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NOAA-20 detection of flooding over California

The Community Software Processing Package (CSPP) includes Flood Detection algorithms that can be applied to VIIRS data at Direct Broadcast sites (such as at CIMSS). The daytime NOAA-20 orbit over California on 22 January 2023 overflew mostly clear skies, resulting in the True Color and False Color imagery shown above, and the diagnosed regions of floods, mainly in the Sacramento and San Joaquin... Read More

NOAA-20 VIIRS True Color, False Color, and Flood Detection, 2031 UTC on 22 January 2023 (Click to enlarge)

The Community Software Processing Package (CSPP) includes Flood Detection algorithms that can be applied to VIIRS data at Direct Broadcast sites (such as at CIMSS). The daytime NOAA-20 orbit over California on 22 January 2023 overflew mostly clear skies, resulting in the True Color and False Color imagery shown above, and the diagnosed regions of floods, mainly in the Sacramento and San Joaquin River basins. Note that flooding in these two river basins can also be a result of agricultural diversions to support rice farming. So a good question is: Was the water put there intentionally — or did it flood? The modest flood signal in the Salinas River basin (south and east of Salinas) is more likely actual flooding.

These images were created using geotiff images from CSPP that were inserted into Google Earth and are courtesy Kathy Strabala, SSEC/CIMSS. VIIRS flood imagery (including imagery displayed in concert with ABI and AHI data) are also available here.

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Industrial plumes producing light snow in Wisconsin

GOES-16 (GOES-East) Near-Infrared “Snow/Ice” (1.61 µm) images (above) displayed industrial plumes (from sources such as power plants) that produced brief periods of light snow as they drifted over a few sites in northern Wisconsin on 22 January 2023. Particles emitted from industrial stacks acted as cloud condensation nuclei, “seeding” the surrounding supercooled water cloud... Read More

GOES-16 Near-Infrared “Snow/Ice” (1.61 µm) images, with and without plots of hourly surface reports [click to play animated GIF | MP4]

GOES-16 (GOES-East) Near-Infrared “Snow/Ice” (1.61 µm) images (above) displayed industrial plumes (from sources such as power plants) that produced brief periods of light snow as they drifted over a few sites in northern Wisconsin on 22 January 2023. Particles emitted from industrial stacks acted as cloud condensation nuclei, “seeding” the surrounding supercooled water cloud droplets which then created a higher concentration of smaller cloud droplets — and these smaller cloud droplets were more efficient reflectors of incoming solar radiation, making the plumes appear slightly brighter than the surrounding clouds.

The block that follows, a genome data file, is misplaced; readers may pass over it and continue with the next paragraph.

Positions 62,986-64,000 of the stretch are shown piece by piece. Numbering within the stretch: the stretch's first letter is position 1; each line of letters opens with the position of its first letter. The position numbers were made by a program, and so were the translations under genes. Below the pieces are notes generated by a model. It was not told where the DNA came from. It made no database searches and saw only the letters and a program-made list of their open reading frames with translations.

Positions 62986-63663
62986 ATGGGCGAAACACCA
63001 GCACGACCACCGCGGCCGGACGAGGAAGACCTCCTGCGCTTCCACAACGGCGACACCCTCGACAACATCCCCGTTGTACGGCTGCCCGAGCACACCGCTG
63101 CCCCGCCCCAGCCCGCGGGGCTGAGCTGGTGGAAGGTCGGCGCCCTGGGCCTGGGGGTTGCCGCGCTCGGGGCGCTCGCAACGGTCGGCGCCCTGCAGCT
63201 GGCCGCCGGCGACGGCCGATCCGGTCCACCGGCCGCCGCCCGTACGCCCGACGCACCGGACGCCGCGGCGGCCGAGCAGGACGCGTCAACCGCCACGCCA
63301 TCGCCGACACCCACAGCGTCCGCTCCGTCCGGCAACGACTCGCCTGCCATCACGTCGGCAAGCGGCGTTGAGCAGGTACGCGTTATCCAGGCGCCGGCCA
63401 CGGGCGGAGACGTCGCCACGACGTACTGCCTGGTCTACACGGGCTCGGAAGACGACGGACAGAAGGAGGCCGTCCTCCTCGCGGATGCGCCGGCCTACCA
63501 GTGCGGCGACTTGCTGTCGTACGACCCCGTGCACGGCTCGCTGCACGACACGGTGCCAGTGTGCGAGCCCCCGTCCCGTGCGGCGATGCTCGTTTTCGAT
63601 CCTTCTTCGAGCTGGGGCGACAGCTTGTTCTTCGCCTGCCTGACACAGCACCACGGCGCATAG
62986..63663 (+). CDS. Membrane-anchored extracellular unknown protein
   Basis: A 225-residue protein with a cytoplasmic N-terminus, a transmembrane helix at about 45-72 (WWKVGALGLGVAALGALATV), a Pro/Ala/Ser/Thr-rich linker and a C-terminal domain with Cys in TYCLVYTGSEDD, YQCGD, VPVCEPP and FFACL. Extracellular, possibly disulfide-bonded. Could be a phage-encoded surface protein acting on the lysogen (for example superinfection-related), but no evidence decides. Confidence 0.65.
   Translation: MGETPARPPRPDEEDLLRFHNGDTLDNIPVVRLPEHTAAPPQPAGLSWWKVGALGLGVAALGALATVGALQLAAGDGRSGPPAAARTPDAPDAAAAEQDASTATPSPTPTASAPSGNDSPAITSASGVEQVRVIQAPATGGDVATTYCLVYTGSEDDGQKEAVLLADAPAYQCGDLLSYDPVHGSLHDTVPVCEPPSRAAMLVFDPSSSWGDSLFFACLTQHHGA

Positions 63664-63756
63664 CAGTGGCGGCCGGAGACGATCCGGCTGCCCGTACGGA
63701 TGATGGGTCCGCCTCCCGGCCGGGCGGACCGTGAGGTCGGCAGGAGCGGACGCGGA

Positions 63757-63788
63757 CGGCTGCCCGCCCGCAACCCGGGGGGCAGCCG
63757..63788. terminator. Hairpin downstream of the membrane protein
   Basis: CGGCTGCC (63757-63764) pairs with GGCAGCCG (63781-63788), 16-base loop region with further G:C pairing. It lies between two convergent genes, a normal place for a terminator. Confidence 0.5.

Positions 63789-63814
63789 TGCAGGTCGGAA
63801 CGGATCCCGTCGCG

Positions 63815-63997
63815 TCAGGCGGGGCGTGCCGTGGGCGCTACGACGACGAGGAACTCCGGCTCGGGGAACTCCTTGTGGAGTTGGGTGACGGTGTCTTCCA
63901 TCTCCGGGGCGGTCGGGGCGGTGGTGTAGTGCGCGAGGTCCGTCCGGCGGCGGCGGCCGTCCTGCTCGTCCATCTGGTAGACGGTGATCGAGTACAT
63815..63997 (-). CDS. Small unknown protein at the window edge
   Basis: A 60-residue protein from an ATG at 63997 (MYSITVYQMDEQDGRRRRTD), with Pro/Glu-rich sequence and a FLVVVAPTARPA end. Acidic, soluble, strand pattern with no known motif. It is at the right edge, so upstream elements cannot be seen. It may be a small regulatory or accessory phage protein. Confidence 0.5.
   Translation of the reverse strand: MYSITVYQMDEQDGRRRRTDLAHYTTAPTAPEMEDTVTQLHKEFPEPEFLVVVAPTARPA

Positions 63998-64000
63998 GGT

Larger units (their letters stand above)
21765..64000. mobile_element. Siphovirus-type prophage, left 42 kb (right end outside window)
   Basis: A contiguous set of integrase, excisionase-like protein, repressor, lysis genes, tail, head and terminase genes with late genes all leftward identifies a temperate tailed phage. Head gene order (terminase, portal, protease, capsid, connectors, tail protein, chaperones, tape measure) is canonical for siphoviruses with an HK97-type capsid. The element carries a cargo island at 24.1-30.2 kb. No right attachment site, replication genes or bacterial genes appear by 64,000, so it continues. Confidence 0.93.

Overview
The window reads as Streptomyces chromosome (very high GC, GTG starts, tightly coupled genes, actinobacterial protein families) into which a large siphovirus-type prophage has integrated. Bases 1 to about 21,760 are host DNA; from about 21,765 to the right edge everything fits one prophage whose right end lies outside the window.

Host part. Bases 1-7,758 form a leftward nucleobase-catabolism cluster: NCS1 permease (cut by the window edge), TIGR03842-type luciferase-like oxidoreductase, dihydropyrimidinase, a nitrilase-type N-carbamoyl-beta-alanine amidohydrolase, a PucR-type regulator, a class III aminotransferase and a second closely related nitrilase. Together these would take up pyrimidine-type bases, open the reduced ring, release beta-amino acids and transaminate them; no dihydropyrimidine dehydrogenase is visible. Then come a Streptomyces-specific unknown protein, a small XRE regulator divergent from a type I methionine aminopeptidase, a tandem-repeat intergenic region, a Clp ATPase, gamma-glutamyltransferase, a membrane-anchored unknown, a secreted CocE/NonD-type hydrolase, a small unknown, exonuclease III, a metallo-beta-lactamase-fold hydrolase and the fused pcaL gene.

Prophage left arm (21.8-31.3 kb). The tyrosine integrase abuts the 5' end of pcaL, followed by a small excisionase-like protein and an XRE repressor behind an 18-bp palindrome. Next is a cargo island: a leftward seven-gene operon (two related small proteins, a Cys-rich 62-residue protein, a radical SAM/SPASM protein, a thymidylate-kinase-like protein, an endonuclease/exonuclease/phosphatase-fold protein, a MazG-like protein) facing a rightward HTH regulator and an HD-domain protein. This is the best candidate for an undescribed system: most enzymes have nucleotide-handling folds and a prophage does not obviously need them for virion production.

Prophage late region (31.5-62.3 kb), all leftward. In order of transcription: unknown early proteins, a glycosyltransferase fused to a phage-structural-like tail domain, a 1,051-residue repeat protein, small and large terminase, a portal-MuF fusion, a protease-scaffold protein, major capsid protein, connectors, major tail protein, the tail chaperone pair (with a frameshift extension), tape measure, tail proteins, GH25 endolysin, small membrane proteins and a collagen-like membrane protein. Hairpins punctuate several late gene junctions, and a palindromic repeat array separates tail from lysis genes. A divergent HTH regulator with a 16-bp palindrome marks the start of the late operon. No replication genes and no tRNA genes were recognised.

GOES-16 Day Snow-Fog RGB images (below) provided a bit more cloud-top contrast, helping to slightly enhance the appearance of the industrial plumes.

GOES-16 Day Snow-Fog RGB images, with and without plots of hourly surface reports [click to play animated GIF | MP4]

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30-second imagery of mountain waves over the Mid-Atlantic states

Overlapping 1-minute Mesoscale Domain Sectors provided GOES-16 (GOES-East) imagery at 30-second intervals over the Mid-Atlantic states on 20 January 2023 — and Mid-level Water Vapor (6.9 µm) images (above) revealed widespread mountain waves east of the Appalachians (produced by strong westerly flow interacting with the terrain). There were numerous pilot reports of light to moderate... Read More

GOES-16 Mid-level Water Vapor (6.9 µm) images, with pilot report (PIREP) plots of turbulence [click to play MP4 | animated GIF]

Overlapping 1-minute Mesoscale Domain Sectors provided GOES-16 (GOES-East) imagery at 30-second intervals over the Mid-Atlantic states on 20 January 2023 — and Mid-level Water Vapor (6.9 µm) images (above) revealed widespread mountain waves east of the Appalachians (produced by strong westerly flow interacting with the terrain). There were numerous pilot reports of light to moderate turbulence associated with these mountain waves.